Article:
Travel to Dublin
Dublin is located on the East Coast of Ireland, the last major island outpost of Europe before you hit the Atlantic and, eventually, the North American continent. To get to Dublin, you can either fly or take a ferry. If you are already on the island, Dublin is well connected by train, coach and a network of motorways.
Flights to Dublin
The city is serviced by only one airport, Dublin Airport. Dublin is one of the ten busiest airports in Europe with an average of 60,000 passengers per day, rising to 80,000 during the peak season. Many international airlines fly to Dublin Airport. As of January 2009, Dublin airport was served by 78 airlines on more than 200 routes. For an up to date overview of available connections, please see the Dublin Airport.
Air Travel Times
Approximate travel times to Dublin by air are, pending weather conditions:
UK Airports: 45 mins
European Airports: 2-2.5h
Scandinavian Airports: 3h
Eastern European Airports: 4h
New York: 5.5h
Other Intercontinental: 8+h
Travelling To/From Dublin Airport
Dublin city centre is accessible from the airport by bus and taxi. The journey from Dublin Airport to the city centre takes approximately 45 minutes. Both buses and taxis use special lanes and can avoid the worst of the traffic. prices for a journey into the city centre by bus start from €6.00. A taxi fare to a city centre location will set you back approximately €25.00.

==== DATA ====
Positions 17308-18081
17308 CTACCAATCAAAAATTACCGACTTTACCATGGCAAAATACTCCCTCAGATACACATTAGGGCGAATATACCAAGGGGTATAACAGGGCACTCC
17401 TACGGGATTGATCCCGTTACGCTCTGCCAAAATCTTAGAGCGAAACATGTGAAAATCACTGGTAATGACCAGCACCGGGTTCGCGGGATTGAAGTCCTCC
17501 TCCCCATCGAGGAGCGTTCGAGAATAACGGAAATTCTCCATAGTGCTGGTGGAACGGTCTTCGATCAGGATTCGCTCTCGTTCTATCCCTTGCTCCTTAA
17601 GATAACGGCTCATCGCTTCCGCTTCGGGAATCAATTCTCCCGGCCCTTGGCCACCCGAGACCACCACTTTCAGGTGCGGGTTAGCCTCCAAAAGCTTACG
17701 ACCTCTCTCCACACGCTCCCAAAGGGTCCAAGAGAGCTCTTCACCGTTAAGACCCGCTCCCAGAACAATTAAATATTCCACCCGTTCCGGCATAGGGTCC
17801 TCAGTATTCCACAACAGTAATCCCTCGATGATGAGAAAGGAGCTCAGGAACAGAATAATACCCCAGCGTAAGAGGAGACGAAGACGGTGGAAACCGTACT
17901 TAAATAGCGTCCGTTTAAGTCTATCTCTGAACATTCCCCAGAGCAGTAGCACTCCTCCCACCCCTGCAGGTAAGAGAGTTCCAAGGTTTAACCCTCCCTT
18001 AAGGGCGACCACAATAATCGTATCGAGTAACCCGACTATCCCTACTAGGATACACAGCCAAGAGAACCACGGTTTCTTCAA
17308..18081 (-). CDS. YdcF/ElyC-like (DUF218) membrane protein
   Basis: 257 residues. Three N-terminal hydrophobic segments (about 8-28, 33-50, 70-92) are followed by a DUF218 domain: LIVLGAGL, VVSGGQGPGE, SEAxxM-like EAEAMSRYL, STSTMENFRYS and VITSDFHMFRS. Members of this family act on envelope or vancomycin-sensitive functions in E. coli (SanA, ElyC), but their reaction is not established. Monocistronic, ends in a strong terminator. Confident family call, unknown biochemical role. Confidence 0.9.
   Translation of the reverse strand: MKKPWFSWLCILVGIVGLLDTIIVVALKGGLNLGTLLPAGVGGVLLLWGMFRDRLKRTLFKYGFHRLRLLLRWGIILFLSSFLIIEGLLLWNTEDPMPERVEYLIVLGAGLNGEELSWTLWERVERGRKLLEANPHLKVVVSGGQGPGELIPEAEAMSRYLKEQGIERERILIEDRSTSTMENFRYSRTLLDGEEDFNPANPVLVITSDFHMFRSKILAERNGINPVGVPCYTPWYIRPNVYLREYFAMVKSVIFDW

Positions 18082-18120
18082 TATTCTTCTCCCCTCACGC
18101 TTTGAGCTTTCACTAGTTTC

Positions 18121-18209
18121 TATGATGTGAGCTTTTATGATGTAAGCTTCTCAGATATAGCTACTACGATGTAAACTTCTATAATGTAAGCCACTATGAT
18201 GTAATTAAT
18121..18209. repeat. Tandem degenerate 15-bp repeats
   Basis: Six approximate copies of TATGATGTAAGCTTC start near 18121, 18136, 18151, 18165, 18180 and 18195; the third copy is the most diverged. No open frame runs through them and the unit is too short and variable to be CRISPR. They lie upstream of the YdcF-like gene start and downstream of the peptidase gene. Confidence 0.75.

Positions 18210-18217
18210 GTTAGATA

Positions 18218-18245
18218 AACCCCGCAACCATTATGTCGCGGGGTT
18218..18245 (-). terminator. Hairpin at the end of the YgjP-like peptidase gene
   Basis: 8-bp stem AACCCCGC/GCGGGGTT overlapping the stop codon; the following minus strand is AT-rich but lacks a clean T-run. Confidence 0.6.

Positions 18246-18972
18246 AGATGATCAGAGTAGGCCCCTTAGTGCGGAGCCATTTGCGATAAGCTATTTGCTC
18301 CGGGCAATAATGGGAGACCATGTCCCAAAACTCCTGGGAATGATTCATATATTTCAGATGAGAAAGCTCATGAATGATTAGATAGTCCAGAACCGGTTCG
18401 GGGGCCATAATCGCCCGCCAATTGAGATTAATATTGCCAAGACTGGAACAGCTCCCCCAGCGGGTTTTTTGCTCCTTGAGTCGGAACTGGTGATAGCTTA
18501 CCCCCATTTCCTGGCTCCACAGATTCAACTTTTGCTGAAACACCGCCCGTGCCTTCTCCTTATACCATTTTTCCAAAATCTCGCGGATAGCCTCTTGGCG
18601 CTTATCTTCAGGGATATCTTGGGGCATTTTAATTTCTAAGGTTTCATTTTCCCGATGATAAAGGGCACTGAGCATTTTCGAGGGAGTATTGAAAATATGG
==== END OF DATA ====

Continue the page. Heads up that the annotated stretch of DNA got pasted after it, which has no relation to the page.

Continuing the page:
Many international and national car rental companies are located in the arrivals hall of Dublin Airport. Please note that, compared to other main European tourist destinations, you may find car rental relatively expensive in Ireland. It is advisable to shop around and book in advance to get a competitive price.
Please remember to DRIVE ON THE LEFT in Ireland! Travelling by car from Dublin Airport into the city takes approximately 45 minutes, pending on the time of day. If you can, avoid the rush hour between 7:00-9:00 and 16:00-19:00. The route is well signposted. If you are travelling to a location on Dublin's Southside, you will likely save time using the Port Tunnel and the East Link, both are tolled but help you bypass city centre traffic.
Dublin By Ferry
Dublin has two major ferry ports, Dublin Port and Dun Laoghaire (pronounced 'Doon Leerie'). Both ports are serviced several times a day from Holyhead in Wales. There are two principal ferry lines operating on the Holyhead-Dublin route, Stena Line and Irish Ferries. Both offer a standard 3.5 hour and a faster 2 hour crossing on high speed catamarans, sea conditions permitting. Please not that this is no idle threat, if the Irish Sea gets rough, the catamarans stay in port and only the slow boat goes. It is advisable to contact your ferry line on the day you travel and confirm your sailing time.
Ferry Travel Times
Stena offers a 2h service to Dun Laoghaire and a 3:15h to Dublin Port. Irish Ferries operates a 2h and a 3.5h service, both to Dublin Port.